WASHINGTON — Attorney General Eric Holder says a flawed investigation of arms traffickers called Operation Fast and Furious never should have occurred and must never happen again.
On the eve of an appearance before the Senate Judiciary Committee where he faces tough questioning by Republicans, the attorney general says the mistakes in Fast and Furious will hound the administration for years to come but should not deter the government from disrupting the dangerous flow of firearms along the Southwest border.
“This operation was flawed in concept, as well as in execution,” Holder is to say, according to excerpts of his prepared testimony released late Monday by the Justice Department. “Unfortunately, we will feel its effects for years to come as guns that were lost during this operation continue to show up at [crime] scenes both here and in Mexico.”
The operation employed a now-controversial investigative tactic known as gun-walking. Several agents said they were ordered to let suspected straw buyers walk away from Phoenix-area gun shops with AK-47s and other weapons believed headed for Mexican drug cartels, rather than arrest and seize them there.
The goal was to track the guns to trafficking ring leaders, who had long escaped prosecution, but agents lost track of some 1,400 of the more than 2,000 weapons whose purchases attracted the suspicion of the Fast and Furious investigators.
"Like each of you, I want to know why and how firearms that should have been under surveillance could wind up in the hands of Mexican drug cartels," Holder said in prepared testimony for his appearance on Capitol Hill. The Justice Department released excerpts of Holder's prepared remarks late Monday.
Holder, who says he learned of problems in Fast and Furious early this year when several agents complained of problems in the probe, has become a focal point for criticism in a congressional investigation by the House Oversight and Government Reform Committee chaired by Rep. Darrell Issa, R-Calif.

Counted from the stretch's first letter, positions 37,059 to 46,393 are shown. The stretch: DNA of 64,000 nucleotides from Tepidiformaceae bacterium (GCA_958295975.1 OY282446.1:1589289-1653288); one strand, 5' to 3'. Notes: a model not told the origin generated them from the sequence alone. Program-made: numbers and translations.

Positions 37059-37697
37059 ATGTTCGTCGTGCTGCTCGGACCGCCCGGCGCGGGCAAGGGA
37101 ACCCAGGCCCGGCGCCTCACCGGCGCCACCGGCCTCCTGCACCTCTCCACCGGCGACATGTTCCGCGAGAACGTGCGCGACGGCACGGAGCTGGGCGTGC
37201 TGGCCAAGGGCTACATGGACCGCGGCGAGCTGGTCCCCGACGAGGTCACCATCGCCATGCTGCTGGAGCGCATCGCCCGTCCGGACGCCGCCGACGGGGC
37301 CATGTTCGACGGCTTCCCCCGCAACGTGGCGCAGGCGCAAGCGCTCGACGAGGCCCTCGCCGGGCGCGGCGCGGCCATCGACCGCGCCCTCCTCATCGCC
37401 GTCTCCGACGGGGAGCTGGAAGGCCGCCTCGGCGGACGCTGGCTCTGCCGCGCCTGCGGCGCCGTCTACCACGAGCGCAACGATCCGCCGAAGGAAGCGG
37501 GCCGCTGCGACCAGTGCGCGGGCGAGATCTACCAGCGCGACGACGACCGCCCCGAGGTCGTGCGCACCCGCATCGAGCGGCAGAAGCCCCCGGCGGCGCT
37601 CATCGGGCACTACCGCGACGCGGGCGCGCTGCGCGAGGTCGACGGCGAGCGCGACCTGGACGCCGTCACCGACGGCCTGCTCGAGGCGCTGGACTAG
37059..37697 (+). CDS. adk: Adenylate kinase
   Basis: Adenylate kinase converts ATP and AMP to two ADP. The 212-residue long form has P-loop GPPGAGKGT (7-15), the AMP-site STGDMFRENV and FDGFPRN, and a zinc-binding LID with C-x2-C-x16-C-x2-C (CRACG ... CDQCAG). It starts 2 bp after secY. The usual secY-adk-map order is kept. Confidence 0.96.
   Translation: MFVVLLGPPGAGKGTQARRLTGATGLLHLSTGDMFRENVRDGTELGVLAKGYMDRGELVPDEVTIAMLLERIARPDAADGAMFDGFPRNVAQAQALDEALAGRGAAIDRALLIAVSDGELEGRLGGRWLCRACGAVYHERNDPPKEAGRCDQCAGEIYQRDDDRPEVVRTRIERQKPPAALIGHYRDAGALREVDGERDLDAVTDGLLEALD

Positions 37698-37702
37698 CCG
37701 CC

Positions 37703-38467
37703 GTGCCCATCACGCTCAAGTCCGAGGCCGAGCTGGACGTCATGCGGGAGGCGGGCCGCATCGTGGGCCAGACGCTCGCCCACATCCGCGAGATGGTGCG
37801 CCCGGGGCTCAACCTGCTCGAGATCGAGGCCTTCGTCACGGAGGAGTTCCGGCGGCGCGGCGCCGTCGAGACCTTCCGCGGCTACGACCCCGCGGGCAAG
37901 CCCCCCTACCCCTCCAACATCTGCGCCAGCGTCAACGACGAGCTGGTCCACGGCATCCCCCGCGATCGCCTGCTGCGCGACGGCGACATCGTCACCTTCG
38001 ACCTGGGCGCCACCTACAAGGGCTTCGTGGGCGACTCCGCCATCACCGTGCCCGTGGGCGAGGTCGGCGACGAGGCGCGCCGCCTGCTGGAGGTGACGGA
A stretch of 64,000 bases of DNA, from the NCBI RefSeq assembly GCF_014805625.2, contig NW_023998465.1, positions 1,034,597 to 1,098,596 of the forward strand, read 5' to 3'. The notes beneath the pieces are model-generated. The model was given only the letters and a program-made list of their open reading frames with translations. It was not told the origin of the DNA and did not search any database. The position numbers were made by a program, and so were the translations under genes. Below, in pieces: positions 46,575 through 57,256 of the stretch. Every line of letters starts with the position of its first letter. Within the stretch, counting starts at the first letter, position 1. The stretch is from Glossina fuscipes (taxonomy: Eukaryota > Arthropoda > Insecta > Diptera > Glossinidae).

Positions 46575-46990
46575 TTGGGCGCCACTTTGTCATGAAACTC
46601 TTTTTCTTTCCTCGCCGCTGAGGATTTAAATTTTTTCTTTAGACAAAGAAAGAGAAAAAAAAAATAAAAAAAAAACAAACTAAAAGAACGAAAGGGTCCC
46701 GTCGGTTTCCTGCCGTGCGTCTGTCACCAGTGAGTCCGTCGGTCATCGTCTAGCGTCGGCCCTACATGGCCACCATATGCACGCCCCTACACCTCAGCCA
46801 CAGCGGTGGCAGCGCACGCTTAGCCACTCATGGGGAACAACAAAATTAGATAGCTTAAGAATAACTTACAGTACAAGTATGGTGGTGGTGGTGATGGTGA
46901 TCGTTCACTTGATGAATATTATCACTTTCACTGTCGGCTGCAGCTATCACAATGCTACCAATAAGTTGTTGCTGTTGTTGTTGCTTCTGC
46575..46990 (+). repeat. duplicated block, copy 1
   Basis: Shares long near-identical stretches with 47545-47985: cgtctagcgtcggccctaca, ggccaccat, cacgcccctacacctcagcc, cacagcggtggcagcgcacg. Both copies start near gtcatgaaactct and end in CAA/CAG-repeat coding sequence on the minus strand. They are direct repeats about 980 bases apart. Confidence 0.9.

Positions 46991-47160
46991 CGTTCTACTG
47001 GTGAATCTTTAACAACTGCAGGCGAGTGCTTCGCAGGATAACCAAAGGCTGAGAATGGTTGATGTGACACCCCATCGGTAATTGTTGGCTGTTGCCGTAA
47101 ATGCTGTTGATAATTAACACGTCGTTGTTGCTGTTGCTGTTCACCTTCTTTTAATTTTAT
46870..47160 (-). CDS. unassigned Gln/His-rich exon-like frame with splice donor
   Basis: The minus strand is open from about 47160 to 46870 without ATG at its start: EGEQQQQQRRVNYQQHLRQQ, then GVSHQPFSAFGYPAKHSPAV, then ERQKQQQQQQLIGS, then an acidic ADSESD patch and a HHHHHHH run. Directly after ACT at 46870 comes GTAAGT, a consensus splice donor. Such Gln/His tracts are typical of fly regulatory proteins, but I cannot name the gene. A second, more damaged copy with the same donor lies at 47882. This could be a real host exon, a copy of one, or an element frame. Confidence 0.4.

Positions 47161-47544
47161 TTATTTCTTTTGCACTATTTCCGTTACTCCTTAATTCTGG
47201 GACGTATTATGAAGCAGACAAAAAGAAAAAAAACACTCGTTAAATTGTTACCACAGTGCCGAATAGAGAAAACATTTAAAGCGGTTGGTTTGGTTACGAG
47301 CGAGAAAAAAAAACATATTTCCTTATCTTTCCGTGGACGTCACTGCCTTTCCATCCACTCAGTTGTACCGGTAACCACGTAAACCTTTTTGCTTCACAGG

Republican critics have suggested Holder was informed of the problems as early as last July when the operation's name turned up repeatedly in weekly departmental reports. The reports provided updates on dozens of investigations, including Fast and Furious, but do not mention the gun-walking tactic. Republicans have called for Holder's resignation, saying the guns should have never been sent across the border.
Already, weapons from the operation have been tracked to crime scenes in Mexico with two deaths in the U.S., including the shooting death of a Border Patrol agent in Arizona last December.
Holder used what is likely to be a contentious hearing as an opportunity to urge support for the Bureau of Alcohol, Tobacco, Firearms and Explosives that oversaw Operation Fast and Furious.
Holder cited congressional testimony by some of the ATF agents in the probe who said they lack effective enforcement tools. They have sought clearer authority to arrest straw purchasers and tougher prison sentences for them. Holder asked Congress to "fully fund our request for teams of agents to fight gun trafficking."
His remarks are also expected to chide his critics. “Beyond identifying where errors occurred and ensuring that they never occur again, we must be careful not to lose sight of the critical problem that this flawed investigation has highlighted: We are losing the battle to stop the flow of illegal guns to Mexico,” Holder’s testimony says.
The attorney general will testify to the Senate Judiciary Committee chaired by Sen. Patrick Leahy, D-Vt., who on Monday asked whether the Justice Department's inspector general has expanded its probe of Operation Fast and Furious to include earlier Bush-era arms trafficking probes that relied on gun-walking.
The Associated Press reported on Friday that a briefing paper prepared for then-Attorney General Michael Mukasey during the Bush administration in 2007 outlined failed attempts by federal agents to track illicitly purchased guns across the border into Mexico. Those failed attempts involved an earlier gun-walking probe run out of the same ATF office in Phoenix that later handled Operation Fast and Furious.
A month ago, the AP also disclosed that several hundred weapons wound up in the hands of arms traffickers in a second Bush-era gun-walking probe beginning in 2006. It was called Operation Wide Receiver and was run out of the ATF's office in Tucson, Ariz.
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